Manze’s Second Vaughan Williams Installment

Review by: David Hurwitz


Artistic Quality: 7

Sound Quality: 9

This second release in Manze’s ongoing Vaughan Williams cycle, containing A Pastoral Symphony and Symphony No. 4, isn’t quite as good as its predecessor. It could be that Manze has spent a bit too much time in the early music world, because the latter work’s fleet delivery and clipped articulation sound almost neo-baroque, when the music demands heaviness and power. It’s not really a matter of tempo, although Manze’s first movement arguably flies by too quickly. The slow movement is correctly paced, while the scherzo and finale are quite exciting. They just lack that last ounce of ferocity and bite.

This is less of an issue in A Pastoral Symphony, except for the scherzo, where the brass could use more “oomph.” In this work, for the most part, Manze’s fluidity of rhythm and clarity of texture often seem just right. He uses a tenor for the vocalizes in the finale, a legitimate option, but for the notes to suggest that this somehow sounds more “warlike,” calling the work RVW’s “War Requiem,” is just silly and unmusical. The music has power and depth enough without being turned into a meditation on human misery. Throughout, the Royal Liverpool Philharmonic plays very well, giving Manze exactly what he wants. He just needs to learn that the romantic legato line, even in quick music, is not a crime.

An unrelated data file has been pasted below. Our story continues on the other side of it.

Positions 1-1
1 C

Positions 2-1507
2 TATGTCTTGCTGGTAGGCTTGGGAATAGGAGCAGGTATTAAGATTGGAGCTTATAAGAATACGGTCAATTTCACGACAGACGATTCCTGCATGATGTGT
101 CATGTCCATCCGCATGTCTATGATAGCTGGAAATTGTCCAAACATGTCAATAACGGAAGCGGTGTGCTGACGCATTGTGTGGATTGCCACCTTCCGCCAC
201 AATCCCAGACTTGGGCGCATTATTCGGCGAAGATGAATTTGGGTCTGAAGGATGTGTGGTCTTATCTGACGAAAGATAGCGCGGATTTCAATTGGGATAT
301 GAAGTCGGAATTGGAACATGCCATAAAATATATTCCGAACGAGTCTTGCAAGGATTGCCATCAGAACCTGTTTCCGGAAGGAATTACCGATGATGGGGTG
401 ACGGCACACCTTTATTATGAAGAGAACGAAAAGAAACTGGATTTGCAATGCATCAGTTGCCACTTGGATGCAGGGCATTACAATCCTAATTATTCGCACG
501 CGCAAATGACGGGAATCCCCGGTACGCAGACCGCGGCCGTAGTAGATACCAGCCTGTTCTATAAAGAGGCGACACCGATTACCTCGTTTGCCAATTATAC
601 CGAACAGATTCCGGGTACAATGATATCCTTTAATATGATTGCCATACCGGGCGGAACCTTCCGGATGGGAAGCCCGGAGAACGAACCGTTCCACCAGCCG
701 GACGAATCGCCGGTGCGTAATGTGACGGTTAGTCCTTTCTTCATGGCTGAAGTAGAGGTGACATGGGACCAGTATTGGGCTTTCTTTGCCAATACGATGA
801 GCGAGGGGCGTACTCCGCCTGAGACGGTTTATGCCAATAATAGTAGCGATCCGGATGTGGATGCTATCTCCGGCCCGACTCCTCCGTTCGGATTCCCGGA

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Recording Details:

Reference Recording: Slatkin (RCA)

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